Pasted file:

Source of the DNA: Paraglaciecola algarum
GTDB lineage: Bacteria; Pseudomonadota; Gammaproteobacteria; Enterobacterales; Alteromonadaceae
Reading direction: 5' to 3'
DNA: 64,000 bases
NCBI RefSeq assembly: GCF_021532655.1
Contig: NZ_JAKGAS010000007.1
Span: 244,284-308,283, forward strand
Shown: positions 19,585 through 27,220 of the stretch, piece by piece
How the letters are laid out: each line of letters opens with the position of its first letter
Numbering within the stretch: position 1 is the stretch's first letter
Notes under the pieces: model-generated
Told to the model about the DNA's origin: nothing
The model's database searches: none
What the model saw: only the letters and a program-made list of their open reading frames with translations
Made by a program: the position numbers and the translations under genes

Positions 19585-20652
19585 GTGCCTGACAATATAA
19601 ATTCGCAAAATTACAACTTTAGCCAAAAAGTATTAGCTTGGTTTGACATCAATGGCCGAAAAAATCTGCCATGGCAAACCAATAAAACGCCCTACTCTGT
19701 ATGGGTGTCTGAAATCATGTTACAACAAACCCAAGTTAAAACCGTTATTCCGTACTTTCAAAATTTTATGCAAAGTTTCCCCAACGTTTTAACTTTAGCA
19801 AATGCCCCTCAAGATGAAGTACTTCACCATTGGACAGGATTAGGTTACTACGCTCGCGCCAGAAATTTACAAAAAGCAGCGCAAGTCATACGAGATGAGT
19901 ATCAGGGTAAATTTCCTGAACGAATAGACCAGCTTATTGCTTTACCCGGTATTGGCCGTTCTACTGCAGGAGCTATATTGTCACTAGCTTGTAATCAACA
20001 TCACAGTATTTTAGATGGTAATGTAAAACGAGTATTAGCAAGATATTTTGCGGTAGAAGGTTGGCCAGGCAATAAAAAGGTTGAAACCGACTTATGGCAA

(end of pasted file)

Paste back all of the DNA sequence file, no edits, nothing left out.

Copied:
Source of the DNA: Paraglaciecola algarum
GTDB lineage: Bacteria; Pseudomonadota; Gammaproteobacteria; Enterobacterales; Alteromonadaceae
Reading direction: 5' to 3'
DNA: 64,000 bases
NCBI RefSeq assembly: GCF_021532655.1
Contig: NZ_JAKGAS010000007.1
Span: 244,284-308,283, forward strand
Shown: positions 19,585 through 27,220 of the stretch, piece by piece
How the letters are laid out: each line of letters opens with the position of its first letter
Numbering within the stretch: position 1 is the stretch's first letter
Notes under the pieces: model-generated
Told to the model about the DNA's origin: nothing
The model's database searches: none
What the model saw: only the letters and a program-made list of their open reading frames with translations
Made by a program: the position numbers and the translations under genes

Positions 19585-20652
19585 GTGCCTGACAATATAA
19601 ATTCGCAAAATTACAACTTTAGCCAAAAAGTATTAGCTTGGTTTGACATCAATGGCCGAAAAAATCTGCCATGGCAAACCAATAAAACGCCCTACTCTGT
19701 ATGGGTGTCTGAAATCATGTTACAACAAACCCAAGTTAAAACCGTTATTCCGTACTTTCAAAATTTTATGCAAAGTTTCCCCAACGTTTTAACTTTAGCA
19801 AATGCCCCTCAAGATGAAGTACTTCACCATTGGACAGGATTAGGTTACTACGCTCGCGCCAGAAATTTACAAAAAGCAGCGCAAGTCATACGAGATGAGT
19901 ATCAGGGTAAATTTCCTGAACGAATAGACCAGCTTATTGCTTTACCCGGTATTGGCCGTTCTACTGCAGGAGCTATATTGTCACTAGCTTGTAATCAACA
20001 TCACAGTATTTTAGATGGTAATGTAAAACGAGTATTAGCAAGATATTTTGCGGTAGAAGGTTGGCCAGGCAATAAAAAGGTTGAAACCGACTTATGGCAA